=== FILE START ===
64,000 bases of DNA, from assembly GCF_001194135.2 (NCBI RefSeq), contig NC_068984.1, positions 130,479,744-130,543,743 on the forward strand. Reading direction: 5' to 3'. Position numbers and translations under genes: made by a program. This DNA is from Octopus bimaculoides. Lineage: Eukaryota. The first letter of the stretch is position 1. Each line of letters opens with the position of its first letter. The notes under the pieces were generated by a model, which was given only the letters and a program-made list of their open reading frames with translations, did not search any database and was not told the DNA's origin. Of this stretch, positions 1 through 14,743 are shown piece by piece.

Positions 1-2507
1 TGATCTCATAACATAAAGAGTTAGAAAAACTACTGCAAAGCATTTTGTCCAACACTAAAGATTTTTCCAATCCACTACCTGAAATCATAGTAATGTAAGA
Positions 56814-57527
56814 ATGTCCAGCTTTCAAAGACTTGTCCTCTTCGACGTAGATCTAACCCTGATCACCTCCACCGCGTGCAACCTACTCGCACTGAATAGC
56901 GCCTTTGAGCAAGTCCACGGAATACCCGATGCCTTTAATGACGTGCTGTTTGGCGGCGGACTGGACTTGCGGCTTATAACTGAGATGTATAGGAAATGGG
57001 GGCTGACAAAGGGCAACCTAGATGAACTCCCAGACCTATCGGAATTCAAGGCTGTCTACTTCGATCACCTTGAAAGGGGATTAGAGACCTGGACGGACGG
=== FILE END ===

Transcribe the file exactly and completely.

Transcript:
64,000 bases of DNA, from assembly GCF_001194135.2 (NCBI RefSeq), contig NC_068984.1, positions 130,479,744-130,543,743 on the forward strand. Reading direction: 5' to 3'. Position numbers and translations under genes: made by a program. This DNA is from Octopus bimaculoides. Lineage: Eukaryota. The first letter of the stretch is position 1. Each line of letters opens with the position of its first letter. The notes under the pieces were generated by a model, which was given only the letters and a program-made list of their open reading frames with translations, did not search any database and was not told the DNA's origin. Of this stretch, positions 1 through 14,743 are shown piece by piece.

Positions 1-2507
1 TGATCTCATAACATAAAGAGTTAGAAAAACTACTGCAAAGCATTTTGTCCAACACTAAAGATTTTTCCAATCCACTACCTGAAATCATAGTAATGTAAGA
Positions 56814-57527
56814 ATGTCCAGCTTTCAAAGACTTGTCCTCTTCGACGTAGATCTAACCCTGATCACCTCCACCGCGTGCAACCTACTCGCACTGAATAGC
56901 GCCTTTGAGCAAGTCCACGGAATACCCGATGCCTTTAATGACGTGCTGTTTGGCGGCGGACTGGACTTGCGGCTTATAACTGAGATGTATAGGAAATGGG
57001 GGCTGACAAAGGGCAACCTAGATGAACTCCCAGACCTATCGGAATTCAAGGCTGTCTACTTCGATCACCTTGAAAGGGGATTAGAGACCTGGACGGACGG